Content of cockpit voice recorder released in class action lawsuit


In Canada (Transportation Safety Board) v Carroll-Byrne (2021 NSCA 34), Nova Scotia Court of Appeal upheld lower court leave for conditional disclosure of cockpit voice recorder (CVR) content to class action parties . The Court of Appeal unanimously upheld the decision of the Motions Judge that the public interest in the proper administration of justice outweighed the statutory privilege attached to the CVR.


During its final approach to Halifax International Airport just after midnight on March 29, 2015, Air Canada flight 624 cut power lines and struck snow-covered ground just before the runway. It struck an array of locator antennas – causing the Airbus A320’s landing gear to separate – bounced twice more and skidded on its stomach before coming to a stop. About 24 of the 133 passengers, along with the pilots and a flight attendant, were taken to hospital with non-life threatening injuries.

A class action lawsuit has been brought on behalf of the passengers against:

  • Air Canada;
  • the pilot and first officer of flight 624;
  • Airbus;
  • the airport;
  • NAV Canada, which operates Canada’s civil air navigation system; and
  • the Canadian government.

The class action was certified on consent in December 2016.

In the meantime, the Transportation Safety Board (TSB) of Canada has investigated the accident. The TSB investigation report was released in May 2017. Among its findings, Air Canada’s standard operating procedures (SOPs) and applicable practices were not in accordance with its crew operations manuals. driving or Airbus. As a result, the flight crew of flight 624 did not monitor the aircraft’s altitude or distance from the runway after selecting the angle of the flight path and, therefore, did not not noticed that the aircraft had descended below the minimum descent altitude too early on its final approach.

Air Canada changed its SOPs following the accident. He also sued Airbus.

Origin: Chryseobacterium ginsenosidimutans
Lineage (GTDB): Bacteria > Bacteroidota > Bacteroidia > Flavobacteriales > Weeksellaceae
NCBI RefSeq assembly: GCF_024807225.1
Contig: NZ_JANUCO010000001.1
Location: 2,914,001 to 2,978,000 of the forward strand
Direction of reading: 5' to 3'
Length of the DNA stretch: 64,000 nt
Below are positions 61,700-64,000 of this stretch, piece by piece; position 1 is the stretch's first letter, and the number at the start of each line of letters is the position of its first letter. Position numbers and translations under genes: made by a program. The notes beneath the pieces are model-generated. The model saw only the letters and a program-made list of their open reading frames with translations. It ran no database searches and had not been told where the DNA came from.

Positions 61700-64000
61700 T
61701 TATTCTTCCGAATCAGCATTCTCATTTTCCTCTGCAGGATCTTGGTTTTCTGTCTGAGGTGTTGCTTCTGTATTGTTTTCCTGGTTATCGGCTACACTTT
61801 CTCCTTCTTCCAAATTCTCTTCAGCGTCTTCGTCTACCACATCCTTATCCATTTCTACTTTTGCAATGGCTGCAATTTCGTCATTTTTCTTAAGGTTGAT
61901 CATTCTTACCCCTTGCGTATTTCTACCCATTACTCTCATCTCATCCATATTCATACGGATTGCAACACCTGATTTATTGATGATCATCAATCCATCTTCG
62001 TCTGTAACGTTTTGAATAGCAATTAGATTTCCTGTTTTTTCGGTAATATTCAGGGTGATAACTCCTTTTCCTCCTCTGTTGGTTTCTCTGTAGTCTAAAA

The TSB report is publicly available, but its findings are not binding and the opinions of TSB investigators are not admissible in other legal proceedings under Sections 7 (4) and 33 of the Office Act. ‘Transportation and Safety Accident Investigation (the “Law”). .

As part of its investigation, the TSB took possession and examined the contents of the CVR. Section 28 (2) of the Act prohibits the disclosure of the CVR or its content, except in accordance with it.

Section 28 (6) of the Act allows a court to order the “production and discovery” of the CVR if the public interest in the proper administration of justice outweighs the importance of the statutory privilege attached to the CVR. CVR. This provision also refers to certain procedural considerations which arose in Carroll Byrne – it reads as follows:

Power of court or coroner

(6) Notwithstanding anything in this section, where, in a proceeding before a court or a coroner, an application for the production and discovery of an on-board recording is made, the court or the coroner shall,

(a) cause notice of the application to be given to the Board, if the Board is not a party to the proceeding;

(b) in camera, review the on-board recording and give the Commission a reasonable opportunity to comment thereon; and

(c) if the court or the coroner concludes in the circumstances of the case that the public interest in the proper administration of justice outweighs the privilege attaching to the on-board recording under this section, order the production and discovery of the on-board check-in, subject to such restrictions or conditions as the court or coroner deems appropriate, and may require any person to provide evidence relating to the on-board check-in.

Airbus, along with the plaintiffs, Halifax Airport and NAV Canada, requested the production and discovery of the CVR in the class action lawsuit. The TSB and the Air Canada Pilots Association were granted intervenor status and opposed the requested disclosure order, as did Air Canada.


The Motions Judge ordered the parole of the CVR to the parties to the class action. The TSB appealed, supported by the Air Canada Pilots Association and Air Canada. On appeal, the main arguments of the BST were that the tribunal had erred in:

  • do not give him the opportunity to do in camera representations concerning the CVR; and
  • determine that the public interest in the proper administration of justice outweighed the importance of the privilege in the CVR.

The Air Canada Pilots Association argued that disclosure of the CVR would compromise pilots’ privacy rights and public safety by discouraging openness in flight attendant communications.